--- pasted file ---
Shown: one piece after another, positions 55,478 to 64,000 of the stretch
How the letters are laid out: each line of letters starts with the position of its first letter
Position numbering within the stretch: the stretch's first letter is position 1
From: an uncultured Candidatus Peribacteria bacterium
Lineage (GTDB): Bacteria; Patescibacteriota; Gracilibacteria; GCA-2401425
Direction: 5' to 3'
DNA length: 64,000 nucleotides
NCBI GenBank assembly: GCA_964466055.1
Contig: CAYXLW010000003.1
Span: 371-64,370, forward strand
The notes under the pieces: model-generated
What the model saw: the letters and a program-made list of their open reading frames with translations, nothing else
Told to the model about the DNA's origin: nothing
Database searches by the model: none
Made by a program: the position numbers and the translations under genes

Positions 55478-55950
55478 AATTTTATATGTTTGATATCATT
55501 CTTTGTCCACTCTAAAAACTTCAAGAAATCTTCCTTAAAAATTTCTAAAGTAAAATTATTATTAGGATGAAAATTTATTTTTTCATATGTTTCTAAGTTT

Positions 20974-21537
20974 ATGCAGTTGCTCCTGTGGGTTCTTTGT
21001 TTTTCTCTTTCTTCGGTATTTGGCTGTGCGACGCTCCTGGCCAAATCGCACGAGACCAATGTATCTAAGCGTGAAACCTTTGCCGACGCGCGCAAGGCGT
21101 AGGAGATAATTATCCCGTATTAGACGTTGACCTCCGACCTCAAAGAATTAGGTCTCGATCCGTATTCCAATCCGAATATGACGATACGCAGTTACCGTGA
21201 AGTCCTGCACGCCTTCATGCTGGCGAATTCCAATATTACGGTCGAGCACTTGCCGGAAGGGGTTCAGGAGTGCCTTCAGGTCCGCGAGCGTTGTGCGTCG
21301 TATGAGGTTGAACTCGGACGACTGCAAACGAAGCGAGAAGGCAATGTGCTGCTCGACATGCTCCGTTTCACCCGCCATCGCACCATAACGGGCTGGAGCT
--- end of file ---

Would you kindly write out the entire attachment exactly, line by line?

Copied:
Shown: one piece after another, positions 55,478 to 64,000 of the stretch
How the letters are laid out: each line of letters starts with the position of its first letter
Position numbering within the stretch: the stretch's first letter is position 1
From: an uncultured Candidatus Peribacteria bacterium
Lineage (GTDB): Bacteria; Patescibacteriota; Gracilibacteria; GCA-2401425
Direction: 5' to 3'
DNA length: 64,000 nucleotides
NCBI GenBank assembly: GCA_964466055.1
Contig: CAYXLW010000003.1
Span: 371-64,370, forward strand
The notes under the pieces: model-generated
What the model saw: the letters and a program-made list of their open reading frames with translations, nothing else
Told to the model about the DNA's origin: nothing
Database searches by the model: none
Made by a program: the position numbers and the translations under genes

Positions 55478-55950
55478 AATTTTATATGTTTGATATCATT
55501 CTTTGTCCACTCTAAAAACTTCAAGAAATCTTCCTTAAAAATTTCTAAAGTAAAATTATTATTAGGATGAAAATTTATTTTTTCATATGTTTCTAAGTTT

Positions 20974-21537
20974 ATGCAGTTGCTCCTGTGGGTTCTTTGT
21001 TTTTCTCTTTCTTCGGTATTTGGCTGTGCGACGCTCCTGGCCAAATCGCACGAGACCAATGTATCTAAGCGTGAAACCTTTGCCGACGCGCGCAAGGCGT
21101 AGGAGATAATTATCCCGTATTAGACGTTGACCTCCGACCTCAAAGAATTAGGTCTCGATCCGTATTCCAATCCGAATATGACGATACGCAGTTACCGTGA
21201 AGTCCTGCACGCCTTCATGCTGGCGAATTCCAATATTACGGTCGAGCACTTGCCGGAAGGGGTTCAGGAGTGCCTTCAGGTCCGCGAGCGTTGTGCGTCG
21301 TATGAGGTTGAACTCGGACGACTGCAAACGAAGCGAGAAGGCAATGTGCTGCTCGACATGCTCCGTTTCACCCGCCATCGCACCATAACGGGCTGGAGCT